So, it is pretty funny that the British Medical Journal is trolling us.
Participants, setting, and design
To be eligible participants had to be part of a couple and willing to take part in the study. We carried out a parallel trial with one man and one woman in their own home. It was decided without consultation that the female participant would prefer to be right and the male, being somewhat passive, would prefer to be happy.
The male was informed of the intervention while the female participant was not (this form of pre-randomisation is known as the Zelen method2). The female participant was blind to the hypothesis being tested, other than being asked to record her quality of life.
The results of this trial show that the availability of unbridled power adversely affects the quality of life of those on the receiving end.
Strengths and weaknesses
The study has some limitations. There was no trial registration, no ethics committee approval, no informed consent, no proper randomisation, no validated test instrument, and questionable statistical assessment. We used the eyeball technique for single patient trials which, as Sackett says, “more closely matches the way we think as clinicians.”3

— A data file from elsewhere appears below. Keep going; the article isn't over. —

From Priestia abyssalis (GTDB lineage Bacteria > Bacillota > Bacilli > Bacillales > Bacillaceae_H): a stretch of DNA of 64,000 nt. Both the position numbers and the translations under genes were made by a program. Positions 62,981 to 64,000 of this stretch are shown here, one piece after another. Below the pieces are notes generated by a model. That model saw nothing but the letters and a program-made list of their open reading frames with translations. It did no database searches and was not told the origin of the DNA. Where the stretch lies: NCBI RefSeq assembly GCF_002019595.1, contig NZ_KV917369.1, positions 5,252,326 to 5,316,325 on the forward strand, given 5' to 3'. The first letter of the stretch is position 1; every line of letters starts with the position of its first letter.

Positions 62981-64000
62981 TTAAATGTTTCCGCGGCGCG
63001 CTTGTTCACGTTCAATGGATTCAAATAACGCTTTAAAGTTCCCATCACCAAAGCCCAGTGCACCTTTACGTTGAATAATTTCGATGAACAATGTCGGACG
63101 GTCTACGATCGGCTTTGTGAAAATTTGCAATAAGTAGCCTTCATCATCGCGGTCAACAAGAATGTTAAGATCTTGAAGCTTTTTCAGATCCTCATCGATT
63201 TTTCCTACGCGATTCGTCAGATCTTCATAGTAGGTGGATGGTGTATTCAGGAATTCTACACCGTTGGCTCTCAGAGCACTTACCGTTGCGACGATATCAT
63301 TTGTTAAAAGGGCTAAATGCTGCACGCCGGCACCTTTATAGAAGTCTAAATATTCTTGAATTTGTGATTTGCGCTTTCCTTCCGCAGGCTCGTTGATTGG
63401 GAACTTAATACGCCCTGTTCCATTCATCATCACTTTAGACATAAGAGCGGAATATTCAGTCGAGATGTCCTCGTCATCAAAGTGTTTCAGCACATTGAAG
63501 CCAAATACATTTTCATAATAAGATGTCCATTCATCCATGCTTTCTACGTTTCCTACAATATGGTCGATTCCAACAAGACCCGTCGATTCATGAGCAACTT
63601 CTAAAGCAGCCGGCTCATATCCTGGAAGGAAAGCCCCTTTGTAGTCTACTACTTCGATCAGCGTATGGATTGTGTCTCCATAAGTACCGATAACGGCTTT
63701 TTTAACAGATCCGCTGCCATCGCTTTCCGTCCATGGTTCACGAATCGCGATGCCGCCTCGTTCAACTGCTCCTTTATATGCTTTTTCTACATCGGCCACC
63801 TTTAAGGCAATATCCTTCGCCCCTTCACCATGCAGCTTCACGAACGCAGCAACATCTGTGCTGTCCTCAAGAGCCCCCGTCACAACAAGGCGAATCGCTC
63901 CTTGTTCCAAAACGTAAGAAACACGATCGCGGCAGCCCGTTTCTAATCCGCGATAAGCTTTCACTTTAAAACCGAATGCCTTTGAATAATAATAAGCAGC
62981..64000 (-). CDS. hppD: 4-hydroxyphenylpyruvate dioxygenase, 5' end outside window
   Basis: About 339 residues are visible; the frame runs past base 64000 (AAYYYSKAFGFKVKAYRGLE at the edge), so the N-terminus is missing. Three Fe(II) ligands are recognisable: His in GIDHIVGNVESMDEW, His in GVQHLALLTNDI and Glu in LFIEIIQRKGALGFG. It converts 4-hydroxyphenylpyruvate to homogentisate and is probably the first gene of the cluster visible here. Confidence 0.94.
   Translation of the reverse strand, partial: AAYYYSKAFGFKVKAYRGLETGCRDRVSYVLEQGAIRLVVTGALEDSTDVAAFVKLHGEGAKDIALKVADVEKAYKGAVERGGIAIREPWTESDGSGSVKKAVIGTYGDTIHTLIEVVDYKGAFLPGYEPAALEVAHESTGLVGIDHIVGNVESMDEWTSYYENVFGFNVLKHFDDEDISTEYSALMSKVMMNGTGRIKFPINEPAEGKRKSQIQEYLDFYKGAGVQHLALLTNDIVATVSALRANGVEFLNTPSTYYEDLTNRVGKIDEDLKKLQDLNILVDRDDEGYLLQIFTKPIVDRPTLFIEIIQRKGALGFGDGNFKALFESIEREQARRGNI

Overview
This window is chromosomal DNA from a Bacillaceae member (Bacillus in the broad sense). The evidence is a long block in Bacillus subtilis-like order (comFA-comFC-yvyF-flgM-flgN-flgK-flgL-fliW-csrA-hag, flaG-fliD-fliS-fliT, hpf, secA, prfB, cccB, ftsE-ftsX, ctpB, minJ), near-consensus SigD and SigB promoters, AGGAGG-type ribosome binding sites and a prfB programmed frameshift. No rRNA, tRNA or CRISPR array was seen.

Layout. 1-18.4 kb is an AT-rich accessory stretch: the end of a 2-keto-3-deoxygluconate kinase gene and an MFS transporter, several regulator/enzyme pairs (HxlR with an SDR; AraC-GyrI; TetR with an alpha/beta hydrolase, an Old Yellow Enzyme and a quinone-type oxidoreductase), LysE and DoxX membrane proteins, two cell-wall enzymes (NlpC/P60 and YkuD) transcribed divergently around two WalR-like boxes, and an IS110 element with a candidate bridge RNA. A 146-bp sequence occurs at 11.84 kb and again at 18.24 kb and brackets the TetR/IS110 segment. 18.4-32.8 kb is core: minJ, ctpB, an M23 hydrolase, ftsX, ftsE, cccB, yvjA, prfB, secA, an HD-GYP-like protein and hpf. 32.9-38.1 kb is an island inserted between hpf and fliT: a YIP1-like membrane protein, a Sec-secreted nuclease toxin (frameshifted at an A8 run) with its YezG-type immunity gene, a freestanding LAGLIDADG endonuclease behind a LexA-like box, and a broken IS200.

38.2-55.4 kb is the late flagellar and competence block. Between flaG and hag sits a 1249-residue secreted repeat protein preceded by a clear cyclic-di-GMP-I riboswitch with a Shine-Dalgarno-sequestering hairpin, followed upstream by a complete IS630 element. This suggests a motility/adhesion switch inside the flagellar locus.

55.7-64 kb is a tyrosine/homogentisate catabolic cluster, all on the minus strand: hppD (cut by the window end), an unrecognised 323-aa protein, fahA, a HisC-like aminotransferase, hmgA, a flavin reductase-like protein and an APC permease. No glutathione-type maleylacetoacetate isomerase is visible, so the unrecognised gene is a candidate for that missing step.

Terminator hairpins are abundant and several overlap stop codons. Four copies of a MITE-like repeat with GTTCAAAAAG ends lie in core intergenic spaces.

Many people in the world live as couples, and we believe that it could be harmful for one partner to always have to agree with the other. However, more research is needed to see whether our results hold if it is the male who is always right.
It’s even funnier that the science correspondent of the Daily Telegraph, the Huffington Post and Medical Daily fell for it hook, line and sinker and, inevitably, Men’s Rights Activists are up in arms.
Trollololol. Season’s Greetings, friends.